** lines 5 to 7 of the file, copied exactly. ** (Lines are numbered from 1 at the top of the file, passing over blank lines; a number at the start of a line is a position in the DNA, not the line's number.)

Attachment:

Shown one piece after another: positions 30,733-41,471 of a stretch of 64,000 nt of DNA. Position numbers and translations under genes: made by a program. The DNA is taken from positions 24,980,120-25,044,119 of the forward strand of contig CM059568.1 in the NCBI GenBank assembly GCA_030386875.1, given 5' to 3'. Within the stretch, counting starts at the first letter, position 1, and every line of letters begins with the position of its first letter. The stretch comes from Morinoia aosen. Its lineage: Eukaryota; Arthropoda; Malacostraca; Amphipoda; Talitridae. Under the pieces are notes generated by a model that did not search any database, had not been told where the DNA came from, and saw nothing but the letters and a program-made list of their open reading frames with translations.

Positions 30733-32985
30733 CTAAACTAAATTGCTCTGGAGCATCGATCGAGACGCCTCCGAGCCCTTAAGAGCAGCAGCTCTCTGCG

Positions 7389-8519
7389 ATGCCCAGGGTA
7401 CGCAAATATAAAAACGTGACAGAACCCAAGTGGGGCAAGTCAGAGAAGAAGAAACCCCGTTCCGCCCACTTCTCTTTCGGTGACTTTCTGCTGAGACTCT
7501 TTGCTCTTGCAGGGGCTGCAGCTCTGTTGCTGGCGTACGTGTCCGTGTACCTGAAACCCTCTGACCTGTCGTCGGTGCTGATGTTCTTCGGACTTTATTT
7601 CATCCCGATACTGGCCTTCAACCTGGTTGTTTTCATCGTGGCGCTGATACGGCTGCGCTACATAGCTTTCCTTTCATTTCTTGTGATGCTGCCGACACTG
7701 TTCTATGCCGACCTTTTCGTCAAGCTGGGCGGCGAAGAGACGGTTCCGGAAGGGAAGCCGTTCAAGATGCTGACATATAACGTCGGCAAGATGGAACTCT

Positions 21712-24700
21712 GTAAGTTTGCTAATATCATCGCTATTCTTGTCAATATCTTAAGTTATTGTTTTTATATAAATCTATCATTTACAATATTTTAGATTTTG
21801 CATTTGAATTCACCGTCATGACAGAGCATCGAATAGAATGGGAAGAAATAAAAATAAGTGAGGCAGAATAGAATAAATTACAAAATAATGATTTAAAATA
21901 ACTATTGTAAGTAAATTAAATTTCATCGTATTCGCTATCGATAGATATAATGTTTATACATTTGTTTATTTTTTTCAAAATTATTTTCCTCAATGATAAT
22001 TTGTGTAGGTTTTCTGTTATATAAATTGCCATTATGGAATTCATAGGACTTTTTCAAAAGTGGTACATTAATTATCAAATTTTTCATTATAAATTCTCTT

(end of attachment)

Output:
7389 ATGCCCAGGGTA
7401 CGCAAATATAAAAACGTGACAGAACCCAAGTGGGGCAAGTCAGAGAAGAAGAAACCCCGTTCCGCCCACTTCTCTTTCGGTGACTTTCTGCTGAGACTCT
7501 TTGCTCTTGCAGGGGCTGCAGCTCTGTTGCTGGCGTACGTGTCCGTGTACCTGAAACCCTCTGACCTGTCGTCGGTGCTGATGTTCTTCGGACTTTATTT